Veterinary surgery, while often necessary, carries with it a certain amount of risk. It can result in pain and discomfort continuing for days or weeks while your pet is healing. Endoscopy is an alternative procedure that has replaced the need in many instances for pets to undergo exploratory surgery.
By inserting a thin, flexible endoscopic tube into one of your pet’s orifices, a veterinarian can often examine and obtain the same information and tissue samples previously obtained by exploratory surgery. A small camera is mounted on the end of the scope, and various instruments can be used through a working channel in the scope.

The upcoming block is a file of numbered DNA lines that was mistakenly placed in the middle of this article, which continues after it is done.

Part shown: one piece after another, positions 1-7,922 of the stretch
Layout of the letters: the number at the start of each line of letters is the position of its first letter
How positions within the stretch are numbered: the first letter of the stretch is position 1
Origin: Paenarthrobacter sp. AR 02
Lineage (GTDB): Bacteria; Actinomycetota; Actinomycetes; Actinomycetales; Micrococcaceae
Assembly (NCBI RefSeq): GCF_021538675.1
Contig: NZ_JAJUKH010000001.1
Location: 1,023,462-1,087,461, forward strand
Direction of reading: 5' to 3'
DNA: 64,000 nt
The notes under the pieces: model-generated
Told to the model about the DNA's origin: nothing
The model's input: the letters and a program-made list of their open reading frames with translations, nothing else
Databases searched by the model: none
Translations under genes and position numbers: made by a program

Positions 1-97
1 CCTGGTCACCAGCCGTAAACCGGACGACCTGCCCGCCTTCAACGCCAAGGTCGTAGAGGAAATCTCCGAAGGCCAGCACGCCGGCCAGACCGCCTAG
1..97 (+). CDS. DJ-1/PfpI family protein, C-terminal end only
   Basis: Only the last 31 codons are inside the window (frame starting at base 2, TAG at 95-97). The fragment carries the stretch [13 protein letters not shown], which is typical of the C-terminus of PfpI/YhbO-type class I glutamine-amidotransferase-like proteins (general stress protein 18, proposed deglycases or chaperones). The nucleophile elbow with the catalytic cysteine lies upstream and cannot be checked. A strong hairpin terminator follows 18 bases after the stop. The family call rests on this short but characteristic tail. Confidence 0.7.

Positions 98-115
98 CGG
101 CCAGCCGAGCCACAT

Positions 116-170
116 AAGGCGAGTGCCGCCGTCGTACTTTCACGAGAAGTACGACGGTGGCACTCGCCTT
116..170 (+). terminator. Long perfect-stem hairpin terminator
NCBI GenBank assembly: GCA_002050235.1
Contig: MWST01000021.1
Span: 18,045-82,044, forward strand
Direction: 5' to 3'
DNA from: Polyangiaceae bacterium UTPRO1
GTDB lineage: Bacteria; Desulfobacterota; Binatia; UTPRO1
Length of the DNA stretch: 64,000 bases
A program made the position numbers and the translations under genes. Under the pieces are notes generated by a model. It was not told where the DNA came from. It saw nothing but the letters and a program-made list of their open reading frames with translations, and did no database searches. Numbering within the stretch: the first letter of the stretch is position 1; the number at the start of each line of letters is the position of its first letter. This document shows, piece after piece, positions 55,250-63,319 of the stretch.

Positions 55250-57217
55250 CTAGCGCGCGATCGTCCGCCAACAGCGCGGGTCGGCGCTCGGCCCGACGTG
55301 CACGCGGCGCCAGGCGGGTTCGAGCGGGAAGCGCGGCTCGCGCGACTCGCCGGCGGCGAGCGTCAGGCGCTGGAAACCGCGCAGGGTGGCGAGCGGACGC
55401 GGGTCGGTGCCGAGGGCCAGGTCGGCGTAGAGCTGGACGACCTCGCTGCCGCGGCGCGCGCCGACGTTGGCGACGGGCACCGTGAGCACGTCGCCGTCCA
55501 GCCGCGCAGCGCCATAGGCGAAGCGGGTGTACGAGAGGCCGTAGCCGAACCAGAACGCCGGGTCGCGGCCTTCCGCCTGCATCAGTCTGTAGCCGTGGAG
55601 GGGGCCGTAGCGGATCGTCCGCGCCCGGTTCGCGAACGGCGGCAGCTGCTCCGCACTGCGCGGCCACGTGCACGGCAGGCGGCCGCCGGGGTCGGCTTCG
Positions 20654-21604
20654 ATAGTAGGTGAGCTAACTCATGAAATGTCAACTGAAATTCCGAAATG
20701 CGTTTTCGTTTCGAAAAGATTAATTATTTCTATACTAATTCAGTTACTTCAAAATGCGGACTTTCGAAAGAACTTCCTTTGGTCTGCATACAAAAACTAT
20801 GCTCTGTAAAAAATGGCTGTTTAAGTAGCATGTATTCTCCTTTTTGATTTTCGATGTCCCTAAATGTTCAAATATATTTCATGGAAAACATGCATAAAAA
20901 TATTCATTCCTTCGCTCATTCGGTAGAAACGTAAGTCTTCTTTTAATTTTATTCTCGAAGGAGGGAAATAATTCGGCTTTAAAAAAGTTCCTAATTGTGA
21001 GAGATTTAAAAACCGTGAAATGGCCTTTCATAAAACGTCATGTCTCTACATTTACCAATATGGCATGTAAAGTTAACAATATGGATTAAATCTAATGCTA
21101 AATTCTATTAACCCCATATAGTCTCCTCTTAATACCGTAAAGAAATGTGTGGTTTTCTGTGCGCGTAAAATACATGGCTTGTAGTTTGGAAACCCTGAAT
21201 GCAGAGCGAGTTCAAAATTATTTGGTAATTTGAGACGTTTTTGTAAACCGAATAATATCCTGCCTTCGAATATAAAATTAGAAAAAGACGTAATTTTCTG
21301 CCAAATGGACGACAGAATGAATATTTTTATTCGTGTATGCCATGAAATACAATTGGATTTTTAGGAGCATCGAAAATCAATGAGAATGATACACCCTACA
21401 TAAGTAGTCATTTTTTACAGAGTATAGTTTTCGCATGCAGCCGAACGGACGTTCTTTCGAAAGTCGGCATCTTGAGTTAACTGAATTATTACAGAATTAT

The primary use for an endoscope is to view and photograph the inner linings of your pet’s throat, stomach, intestine, and colon or the linings of its nose, throat, and lungs. When any of these tissues appear to be abnormal, a biopsy instrument inside the scope can be used to clip a small sample of tissue to examine in the laboratory.
Because the insertion of the endoscope is an invasive procedure, albeit a mild one, the pet is anesthetized before the procedure is begun. Since there is always some risk associated with the use of anesthesia, Jefferson Animal Hospital follows the same strict AAHA protocol for the use of an anesthetic as we do for our veterinary surgery procedures.